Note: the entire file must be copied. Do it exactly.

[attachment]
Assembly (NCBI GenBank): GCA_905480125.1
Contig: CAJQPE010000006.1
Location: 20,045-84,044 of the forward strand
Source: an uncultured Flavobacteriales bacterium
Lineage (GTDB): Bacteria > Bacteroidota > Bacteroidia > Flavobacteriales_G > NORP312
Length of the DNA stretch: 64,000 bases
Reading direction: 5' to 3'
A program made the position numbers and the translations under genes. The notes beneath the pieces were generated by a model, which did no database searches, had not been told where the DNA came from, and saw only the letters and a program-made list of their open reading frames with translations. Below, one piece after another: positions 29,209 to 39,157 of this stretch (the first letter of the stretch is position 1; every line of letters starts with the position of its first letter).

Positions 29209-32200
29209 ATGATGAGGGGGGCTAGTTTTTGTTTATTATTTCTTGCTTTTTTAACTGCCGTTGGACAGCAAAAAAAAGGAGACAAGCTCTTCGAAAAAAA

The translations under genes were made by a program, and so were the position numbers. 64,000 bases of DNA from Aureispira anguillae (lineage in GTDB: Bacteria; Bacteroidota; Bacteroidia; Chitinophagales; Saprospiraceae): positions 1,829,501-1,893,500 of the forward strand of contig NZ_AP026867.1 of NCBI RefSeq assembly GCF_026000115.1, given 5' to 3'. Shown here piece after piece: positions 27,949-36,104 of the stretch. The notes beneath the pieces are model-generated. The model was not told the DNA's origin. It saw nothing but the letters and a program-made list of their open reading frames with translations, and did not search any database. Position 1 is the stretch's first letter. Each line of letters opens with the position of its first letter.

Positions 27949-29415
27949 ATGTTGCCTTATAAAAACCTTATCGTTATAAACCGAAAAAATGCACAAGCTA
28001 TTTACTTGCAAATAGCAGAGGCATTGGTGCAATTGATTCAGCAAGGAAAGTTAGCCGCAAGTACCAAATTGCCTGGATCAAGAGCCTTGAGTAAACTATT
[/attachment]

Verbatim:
Assembly (NCBI GenBank): GCA_905480125.1
Contig: CAJQPE010000006.1
Location: 20,045-84,044 of the forward strand
Source: an uncultured Flavobacteriales bacterium
Lineage (GTDB): Bacteria > Bacteroidota > Bacteroidia > Flavobacteriales_G > NORP312
Length of the DNA stretch: 64,000 bases
Reading direction: 5' to 3'
A program made the position numbers and the translations under genes. The notes beneath the pieces were generated by a model, which did no database searches, had not been told where the DNA came from, and saw only the letters and a program-made list of their open reading frames with translations. Below, one piece after another: positions 29,209 to 39,157 of this stretch (the first letter of the stretch is position 1; every line of letters starts with the position of its first letter).

Positions 29209-32200
29209 ATGATGAGGGGGGCTAGTTTTTGTTTATTATTTCTTGCTTTTTTAACTGCCGTTGGACAGCAAAAAAAAGGAGACAAGCTCTTCGAAAAAAA

The translations under genes were made by a program, and so were the position numbers. 64,000 bases of DNA from Aureispira anguillae (lineage in GTDB: Bacteria; Bacteroidota; Bacteroidia; Chitinophagales; Saprospiraceae): positions 1,829,501-1,893,500 of the forward strand of contig NZ_AP026867.1 of NCBI RefSeq assembly GCF_026000115.1, given 5' to 3'. Shown here piece after piece: positions 27,949-36,104 of the stretch. The notes beneath the pieces are model-generated. The model was not told the DNA's origin. It saw nothing but the letters and a program-made list of their open reading frames with translations, and did not search any database. Position 1 is the stretch's first letter. Each line of letters opens with the position of its first letter.

Positions 27949-29415
27949 ATGTTGCCTTATAAAAACCTTATCGTTATAAACCGAAAAAATGCACAAGCTA
28001 TTTACTTGCAAATAGCAGAGGCATTGGTGCAATTGATTCAGCAAGGAAAGTTAGCCGCAAGTACCAAATTGCCTGGATCAAGAGCCTTGAGTAAACTATT